Self catering in a country with no roads
Sápmi food have now finally, and rightfully so, become popular. Restaurants are serving up suovas, gurpi och juobmo, all dishes with very old traditions. There is a long standing tradition in the Swedish part of Sápmi, among the Sami and new settlers alike, to take care of raw produce.
It is not easy to differentiate between what is Sami food and what belongs in the new settlers camp. Before the 2000 century there were few new settlements without Sami present. In just about every farming household there were Sami family ties. It then stands to reason that different food traditions and food preparations has intermingled over a long period.
Helpfulness – a question of survival
To have enough food has for centuries been a question of survival. To be helpful to one another. If I help you now, then you can help me later. What I haven’t got you have, and back in return.
Self-catering does not necessarily mean that I make everything I need myself, but to use my time doing what comes naturally to me to get, or produce. Meat, fish, berries and other raw ingredients could be traded and exchanged for goods and services. Even during the Stone Age people exchanged meat, skin and hides, perhaps to receive some wanted pieces of flint from the Russian Onega area or Norway’s coastal planes. Even into the 2000 century food has been used for trading and exchange. It was quite often the way to get tools, a horse or a window. Or other food that one could not get hold of or produce.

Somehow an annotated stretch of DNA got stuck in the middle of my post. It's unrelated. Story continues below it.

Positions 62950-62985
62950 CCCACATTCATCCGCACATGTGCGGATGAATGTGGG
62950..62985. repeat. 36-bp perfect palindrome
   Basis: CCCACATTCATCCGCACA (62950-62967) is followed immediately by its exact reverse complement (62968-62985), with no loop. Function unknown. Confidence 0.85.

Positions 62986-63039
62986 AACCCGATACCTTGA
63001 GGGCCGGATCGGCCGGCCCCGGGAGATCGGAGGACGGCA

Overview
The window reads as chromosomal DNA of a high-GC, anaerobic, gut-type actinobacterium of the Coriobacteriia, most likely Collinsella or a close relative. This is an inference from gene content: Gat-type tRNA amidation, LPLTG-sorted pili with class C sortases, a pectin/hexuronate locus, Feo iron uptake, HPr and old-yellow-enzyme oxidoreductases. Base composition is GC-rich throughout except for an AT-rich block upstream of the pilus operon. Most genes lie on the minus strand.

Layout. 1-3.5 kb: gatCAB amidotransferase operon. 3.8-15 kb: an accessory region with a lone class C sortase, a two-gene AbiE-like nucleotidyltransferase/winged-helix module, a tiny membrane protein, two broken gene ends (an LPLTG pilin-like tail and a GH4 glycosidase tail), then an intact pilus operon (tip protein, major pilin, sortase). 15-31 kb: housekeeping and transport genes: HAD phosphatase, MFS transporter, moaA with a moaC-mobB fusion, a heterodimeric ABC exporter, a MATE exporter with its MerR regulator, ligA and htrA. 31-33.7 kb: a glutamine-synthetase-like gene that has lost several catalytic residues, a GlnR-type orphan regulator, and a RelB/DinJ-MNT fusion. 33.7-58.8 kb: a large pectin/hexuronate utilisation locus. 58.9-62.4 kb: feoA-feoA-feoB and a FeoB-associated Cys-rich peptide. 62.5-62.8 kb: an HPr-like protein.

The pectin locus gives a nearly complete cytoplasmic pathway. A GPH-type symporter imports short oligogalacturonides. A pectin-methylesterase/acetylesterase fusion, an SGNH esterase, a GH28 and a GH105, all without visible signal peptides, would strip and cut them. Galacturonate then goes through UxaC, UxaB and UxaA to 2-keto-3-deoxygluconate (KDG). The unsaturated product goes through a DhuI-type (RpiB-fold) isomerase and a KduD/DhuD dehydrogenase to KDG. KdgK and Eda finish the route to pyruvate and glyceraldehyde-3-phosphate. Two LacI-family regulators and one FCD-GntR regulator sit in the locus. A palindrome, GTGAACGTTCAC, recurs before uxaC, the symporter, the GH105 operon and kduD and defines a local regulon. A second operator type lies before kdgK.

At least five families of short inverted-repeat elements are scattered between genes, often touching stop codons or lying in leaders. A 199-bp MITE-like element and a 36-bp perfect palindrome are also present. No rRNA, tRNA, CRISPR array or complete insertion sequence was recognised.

People in the region managed to get hold of food in many different ways and also had different ways and techniques to preserve and store the food. It was a huge job. Drying, smoking, acidification and souring are all ancient methods. Knowledge passed down during centuries.
Food before and after discovery of the salt
Sour fish, sour meat and to dry, smoke and freeze food is probably among the most ancient methods from the time prior to having access to salt. It was easy to freeze meat and berries in winter. Either imbedded in snow, in timber sheds on stilts or up high in trees to out of the reach of animals. Whole reindeer could be frozen without having to butcher them.